I’m not a big believer in making New Year’s resolutions, but this Rosh Hashanah I made a simple resolution that has the potential to have a profound impact on myself and others. I set a goal to do one extra thing each week to better myself and one thing each week to help others. True fitness encompasses the body, mind and spirit. Each of us has the power to work towards achieving our full potential. This is a lifelong endeavour and though our motivation may ebb and flow, it’s a worthwhile pursuit.
Self-improvement starts with acknowledging areas within ourselves that warrant change. In my case, I’d had a lazy summer in which I slacked off with my exercise. Although I ran my usual half-marathon in September, I hadn’t trained properly for it. I managed to complete it despite the extreme heat on race day and my lack of preparation in the preceding months, but I knew I could do better. I normally enjoy strength training several times per week, but this past summer I lost most of my motivation. The results showed. I gained some unwanted weight and felt a bit flabby. My pants were tight.
Success is not built solely on good intentions. Just a few days after getting back to the gym and the physical activities I enjoy, I pulled my lower back out. I wish I had a glamourous story about how that happened but it was really just a matter of coughing hard. Bending and getting up from a chair were moderately painful so I avoided exercises that might aggravate my condition, such as squatting and kickboxing. Instead, I did what I advise clients to do when they have aches and pains: I went swimming and I modified my strength training exercises. The worst thing to do when not feeling well is to avoid all physical activities. Swimming and other gentle exercises made me feel more energetic during this period. Once I was back into a routine and rededicated to my own health, I was mentally ready to do more for others.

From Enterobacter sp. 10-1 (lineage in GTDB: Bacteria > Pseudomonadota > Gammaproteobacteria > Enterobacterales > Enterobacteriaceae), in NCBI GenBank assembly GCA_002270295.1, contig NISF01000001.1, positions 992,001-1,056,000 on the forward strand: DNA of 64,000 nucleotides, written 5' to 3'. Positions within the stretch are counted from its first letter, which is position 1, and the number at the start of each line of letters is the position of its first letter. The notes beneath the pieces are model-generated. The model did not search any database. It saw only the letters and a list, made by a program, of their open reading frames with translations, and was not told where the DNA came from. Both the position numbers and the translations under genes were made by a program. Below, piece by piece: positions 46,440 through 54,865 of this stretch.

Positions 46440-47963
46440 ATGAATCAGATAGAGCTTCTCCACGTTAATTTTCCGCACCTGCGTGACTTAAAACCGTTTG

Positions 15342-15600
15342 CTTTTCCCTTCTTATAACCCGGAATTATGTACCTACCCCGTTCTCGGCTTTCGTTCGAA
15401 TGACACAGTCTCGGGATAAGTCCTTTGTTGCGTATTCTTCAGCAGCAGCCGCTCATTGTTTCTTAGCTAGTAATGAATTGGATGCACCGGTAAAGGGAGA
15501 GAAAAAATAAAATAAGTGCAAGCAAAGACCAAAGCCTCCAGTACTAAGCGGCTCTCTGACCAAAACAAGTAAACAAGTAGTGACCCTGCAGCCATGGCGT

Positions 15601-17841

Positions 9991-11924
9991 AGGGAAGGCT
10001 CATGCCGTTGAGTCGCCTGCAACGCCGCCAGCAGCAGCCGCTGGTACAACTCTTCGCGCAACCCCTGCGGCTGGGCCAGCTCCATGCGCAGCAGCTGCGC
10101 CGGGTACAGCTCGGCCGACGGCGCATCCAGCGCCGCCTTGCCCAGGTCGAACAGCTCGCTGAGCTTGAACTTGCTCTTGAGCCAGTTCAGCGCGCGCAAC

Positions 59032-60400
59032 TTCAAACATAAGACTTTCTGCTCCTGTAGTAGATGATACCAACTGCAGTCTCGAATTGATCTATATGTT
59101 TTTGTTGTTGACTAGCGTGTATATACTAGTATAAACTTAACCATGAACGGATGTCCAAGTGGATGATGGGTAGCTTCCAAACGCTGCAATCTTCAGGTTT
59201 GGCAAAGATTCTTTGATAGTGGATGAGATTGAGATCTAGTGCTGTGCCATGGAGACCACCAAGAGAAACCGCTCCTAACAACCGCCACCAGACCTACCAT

The commitment I made to regularly do good things for others enhanced my spiritual fitness. The first week of the New Year, I delivered a health and wellness workshop at a dress-for-success women’s conference. I did this as a volunteer and spent about 20 hours
preparing my presentation.
The next week, I heard that the Ottawa Kosher Food Bank was low on supplies so I bought a cart full of canned goods and dropped them off. After learning of an old friend’s difficult situation with a very ill spouse, I reached out, reconnected and invited him to my home for Yom Kippur breaking-the-fast.
Another day, I raked all the pine cones from my front lawn and did my neighbour’s lawn, too. While I’ve heard that the best way to give to charity is to do it anonymously, I believe that sharing one’s good deeds inspires others to perform acts of kindness. The interesting thing about doing mitzvot is that it’s like exercise for the soul. In a world that sometimes seems frightening and hopeless, consciously doing good deeds helps remind us that there is more good than evil in the world. Whether you give of your time or your money to those less fortunate or simply smile as you pass a stranger, it’s a gift to yourself as well. Giving lifts your spirit.
If you are stuck in a rut and want to do something similar, identify what you’d like to do for yourself and ways you can help others. The best way to help others is to ensure you’re looking after yourself. When you’re not feeling well, you’re not in the best position to give of yourself. The more we practice something, the more habit-forming it becomes. At first, we may have to really think about “What exercise should I do today?” or “How can I help someone less fortunate today?” Eventually it becomes second-nature.
The best gift may be the gift of compassion, whether it’s compassion for yourself and tending to your health or compassion for others. Whether your contributions to yourself and others are big or small, whether they involve your time, money, energy or skills, they add up and make a difference. I’d like to challenge everyone to do one extra thing each week that makes a difference to your own well-being and that of others.